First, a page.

Magazine article American Banker

Time to End Big Brokerage Firms' Free Ride in Deposit Insurance

Magazine article American Banker

Time to End Big Brokerage Firms' Free Ride in Deposit Insurance

Article excerpt

Our deposit insurance fund is facing a problem that could force all bankers to pay dearly.

Extremely rapid growth in insured deposits at just a few banks owned by major securities firms threatens the reserve ratio. For example, Merrill Lynch has shifted more than $50 billion into its banks insured by the Bank Insurance Fund since last year, effectively reducing the BIF reserve ratio by more than 3 basis points.

These big institutions are free-riding on the backs of all the banks that have paid into the insurance funds. Basic fairness dictates that since we've paid our own way, the big houses should too.

Excessive growth could cause the BIF reserve ratio to fall below 1.25%, especially if there are unexpected failures. Under current law, if the fund falls below that ratio and is not recapitalized within a year, the Federal Deposit Insurance Corp. would charge all banks a 23-basis-point premium. A bank with $100 million in deposits would have a $230,000 assessment. We all remember how painful that premium level was in the 1990s.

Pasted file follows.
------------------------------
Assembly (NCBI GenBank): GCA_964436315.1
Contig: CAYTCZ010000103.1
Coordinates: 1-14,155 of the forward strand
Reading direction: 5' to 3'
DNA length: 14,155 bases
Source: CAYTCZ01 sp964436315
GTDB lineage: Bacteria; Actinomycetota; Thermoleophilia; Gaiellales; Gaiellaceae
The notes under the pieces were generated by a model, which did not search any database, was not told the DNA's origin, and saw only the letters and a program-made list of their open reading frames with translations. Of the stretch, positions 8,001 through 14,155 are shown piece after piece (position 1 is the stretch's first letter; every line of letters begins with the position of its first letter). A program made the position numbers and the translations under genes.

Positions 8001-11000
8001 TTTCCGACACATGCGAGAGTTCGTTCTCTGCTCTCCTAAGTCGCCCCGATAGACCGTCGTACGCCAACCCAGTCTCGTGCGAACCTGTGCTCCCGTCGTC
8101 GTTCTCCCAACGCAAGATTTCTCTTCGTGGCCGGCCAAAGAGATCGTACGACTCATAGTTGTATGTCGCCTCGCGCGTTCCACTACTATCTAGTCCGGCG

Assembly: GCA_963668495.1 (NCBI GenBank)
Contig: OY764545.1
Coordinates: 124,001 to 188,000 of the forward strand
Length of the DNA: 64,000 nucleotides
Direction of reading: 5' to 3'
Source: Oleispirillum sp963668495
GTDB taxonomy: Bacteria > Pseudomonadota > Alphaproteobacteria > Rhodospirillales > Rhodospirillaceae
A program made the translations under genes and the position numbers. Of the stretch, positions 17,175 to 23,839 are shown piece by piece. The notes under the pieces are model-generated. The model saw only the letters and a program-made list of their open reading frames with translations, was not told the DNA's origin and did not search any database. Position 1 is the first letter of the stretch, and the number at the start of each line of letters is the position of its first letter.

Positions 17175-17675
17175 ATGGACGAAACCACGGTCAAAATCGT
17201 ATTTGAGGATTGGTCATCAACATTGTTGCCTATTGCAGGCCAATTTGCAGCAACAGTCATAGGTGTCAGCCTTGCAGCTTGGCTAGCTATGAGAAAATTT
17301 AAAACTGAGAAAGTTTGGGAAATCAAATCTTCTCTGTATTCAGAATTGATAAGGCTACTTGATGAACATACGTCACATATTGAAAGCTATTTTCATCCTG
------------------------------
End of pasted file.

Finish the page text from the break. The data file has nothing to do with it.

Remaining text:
America's Community Bankers supports the risk-based approach to pricing insurance. But we strongly oppose dividing the 1A category into three units, with the imposition of premiums ranging from 1 basis point to 6 basis points on the highest-rated institutions. As long as the funds' reserves are above the designated reserve ratio, there is no valid reason why these well-capitalized, well-managed banks should pay a premium to a well-funded insurance fund.

The FDIC's recommended approach offers no immediate resolution to the problem of the free riders. …

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